Healthcare providers and business partners are undergoing Phase II audits starting in the summer of 2016. The Department of Health and Human Services (HHS) is the agency charged with the enforcement of HIPAA; this function is carried out by the HHS Office for Civil Rights (OCR). Data breaches in the healthcare industry are becoming ubiquitous. In response, OCR is cracking down on the party(ies) responsible for the breach.
OCR has settled a number of breach incidents, and the fines after a settlement is still, in fact, high enough to threaten some organization’s existence.
OCR Enforcement Actions
While fines can be costly, not all violations are treated equally. The OCR settles many cases of HIPAA violations without any direct settlement costs, although the offending entities may incur costs caused by coming into compliance.
Two Hefty Fines Announced in July 2016
The US HHS announced in July 2016 two large fines for HIPAA violations. Portland-based Oregon Health & Science University (OHSU) paid a settlement of $2.7 million to HHS, and the University of Mississippi Medical Center (UMMC) paid a similar fine in the amount of $2.75 million.
Oregon Health & Science University
Oregon Health & Science University is a major provider of healthcare in the Portland, Oregon region. It is made up of many general and specialty clinics as well as two hospitals. It operates as a public, not-for-profit organization.
The problem that caught the attention of the OCR was the lack of follow-up on prior breaches involving HIPAA and specifically for failure to have a compliant business associate agreement with a vendor to the system. This alone would not have created a situation warranting such a costly settlement. But their failure to act responsibly following earlier breaches was a contributing factor. Following is what OCR Director Jocelyn Samuels had to say about the OHSU settlement.
“From well-publicized large-scale breaches and findings in their own risk analysis, OHSU had every opportunity to address security management processes that were insufficient. Furthermore, OHSU should have addressed the lack of a business associate agreement before allowing a vendor to store ePHI.This settlement underscores the importance of leadership engagement and why it is so critical for the C-suite to take HIPAA compliance seriously.”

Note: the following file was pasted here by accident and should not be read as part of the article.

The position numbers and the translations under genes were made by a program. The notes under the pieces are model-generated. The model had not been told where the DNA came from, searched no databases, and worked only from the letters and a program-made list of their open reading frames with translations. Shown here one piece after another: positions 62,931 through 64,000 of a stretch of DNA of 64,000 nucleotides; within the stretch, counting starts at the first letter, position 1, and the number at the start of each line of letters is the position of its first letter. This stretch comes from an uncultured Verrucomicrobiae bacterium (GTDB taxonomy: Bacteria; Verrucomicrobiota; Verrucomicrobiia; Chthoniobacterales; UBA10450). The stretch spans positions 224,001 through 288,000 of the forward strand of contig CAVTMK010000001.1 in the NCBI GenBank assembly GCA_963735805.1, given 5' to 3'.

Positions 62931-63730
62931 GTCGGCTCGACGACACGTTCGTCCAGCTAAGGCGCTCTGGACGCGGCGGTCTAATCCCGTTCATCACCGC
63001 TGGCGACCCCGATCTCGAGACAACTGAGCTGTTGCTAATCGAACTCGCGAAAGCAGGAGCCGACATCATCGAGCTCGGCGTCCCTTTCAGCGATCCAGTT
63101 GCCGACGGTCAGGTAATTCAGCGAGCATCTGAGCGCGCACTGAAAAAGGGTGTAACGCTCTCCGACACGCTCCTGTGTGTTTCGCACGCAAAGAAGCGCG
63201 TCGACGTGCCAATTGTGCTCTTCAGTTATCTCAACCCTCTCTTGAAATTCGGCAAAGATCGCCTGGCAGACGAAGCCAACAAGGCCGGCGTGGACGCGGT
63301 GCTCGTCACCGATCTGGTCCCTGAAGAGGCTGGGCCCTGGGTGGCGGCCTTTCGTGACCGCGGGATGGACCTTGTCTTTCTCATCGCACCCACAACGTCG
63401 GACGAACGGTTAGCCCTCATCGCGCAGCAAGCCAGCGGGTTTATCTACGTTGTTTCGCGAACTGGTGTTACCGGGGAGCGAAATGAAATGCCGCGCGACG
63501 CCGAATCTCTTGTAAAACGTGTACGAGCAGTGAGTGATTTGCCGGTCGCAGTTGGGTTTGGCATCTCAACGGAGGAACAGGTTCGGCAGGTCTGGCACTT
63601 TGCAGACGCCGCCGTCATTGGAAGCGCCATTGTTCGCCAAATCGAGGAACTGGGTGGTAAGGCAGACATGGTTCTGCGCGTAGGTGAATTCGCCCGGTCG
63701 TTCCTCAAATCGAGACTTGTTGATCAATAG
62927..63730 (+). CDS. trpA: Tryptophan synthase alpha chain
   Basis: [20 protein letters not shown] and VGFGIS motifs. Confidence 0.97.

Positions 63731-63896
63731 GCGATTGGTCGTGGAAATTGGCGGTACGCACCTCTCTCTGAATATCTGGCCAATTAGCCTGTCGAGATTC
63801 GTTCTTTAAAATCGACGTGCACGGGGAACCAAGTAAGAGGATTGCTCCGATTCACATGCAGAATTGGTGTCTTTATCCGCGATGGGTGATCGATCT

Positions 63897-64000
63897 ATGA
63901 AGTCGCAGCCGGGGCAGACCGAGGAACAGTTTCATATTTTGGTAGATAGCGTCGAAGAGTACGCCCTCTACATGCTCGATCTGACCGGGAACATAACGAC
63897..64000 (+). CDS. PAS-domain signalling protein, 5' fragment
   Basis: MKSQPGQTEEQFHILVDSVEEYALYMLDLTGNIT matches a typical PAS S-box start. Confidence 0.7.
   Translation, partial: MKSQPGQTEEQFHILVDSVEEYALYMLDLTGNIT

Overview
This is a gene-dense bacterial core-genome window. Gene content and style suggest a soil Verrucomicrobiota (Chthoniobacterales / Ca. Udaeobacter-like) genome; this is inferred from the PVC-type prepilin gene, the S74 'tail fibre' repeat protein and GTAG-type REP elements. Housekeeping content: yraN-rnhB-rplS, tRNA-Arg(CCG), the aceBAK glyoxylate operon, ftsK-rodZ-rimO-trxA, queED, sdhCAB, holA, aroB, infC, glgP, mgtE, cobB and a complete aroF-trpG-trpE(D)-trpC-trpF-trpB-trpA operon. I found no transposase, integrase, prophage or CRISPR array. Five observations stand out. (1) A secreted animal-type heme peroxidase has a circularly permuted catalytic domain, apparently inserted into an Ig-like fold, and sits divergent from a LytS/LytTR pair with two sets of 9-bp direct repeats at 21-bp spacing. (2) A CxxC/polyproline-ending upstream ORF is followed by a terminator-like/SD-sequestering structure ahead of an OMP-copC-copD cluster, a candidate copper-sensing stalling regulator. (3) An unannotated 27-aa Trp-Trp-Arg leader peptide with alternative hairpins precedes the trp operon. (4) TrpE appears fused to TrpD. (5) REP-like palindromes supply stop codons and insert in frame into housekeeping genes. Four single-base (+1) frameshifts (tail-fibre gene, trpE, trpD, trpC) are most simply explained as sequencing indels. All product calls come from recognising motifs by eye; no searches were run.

University of Mississippi Medical Center
In 2013, UMMC had an unencrypted laptop stolen that was used on a certain unit of the hospital to access patient data. But no evidence exists that any patient information was accessed or disclosed from entry to hospital databases. The breach had information about 10,000 patients on it; however, no harm was done to any of them, so why the high fine?
The fine was steep simply because, as with OHSU, UMMC had prior knowledge of the potential for breaches since 2005, but they had failed to make appropriate changes in the manner that HIPAA protected information was treated.
In a press release from HSS, the public learned the following:
“U.S. Department of Health and Human Services, Office for Civil Rights (OCR). OCR’s investigation of UMMC was triggered by a breach of unsecured electronic protected health information (“ePHI”) affecting approximately 10,000 individuals. During the investigation, OCR determined that UMMC was aware of risks and vulnerabilities to its systems as far back as April 2005, yet no significant risk management activity occurred until after the breach, due largely to organizational deficiencies and insufficient institutional oversight. UMMC will pay a penalty of $2,750,000 and adopt a corrective action plan to help assure future compliance with HIPAA Privacy, Security, and Breach Notification Rules.”
The large settlements and others like them give credence to HHS’s announcing that Phase II HIPAA audits will begin in the summer of 2016, and it will include vendors and hospital partners that share patient information. The purpose of these audits is to inform and educate. Organizations that have been aware of the potential and executed threats against their ePHI (electronic Personal Health Information) and have not taken corrective action may further serve as examples of provider behavior that is out of compliance with HIPAA rules and regulations.
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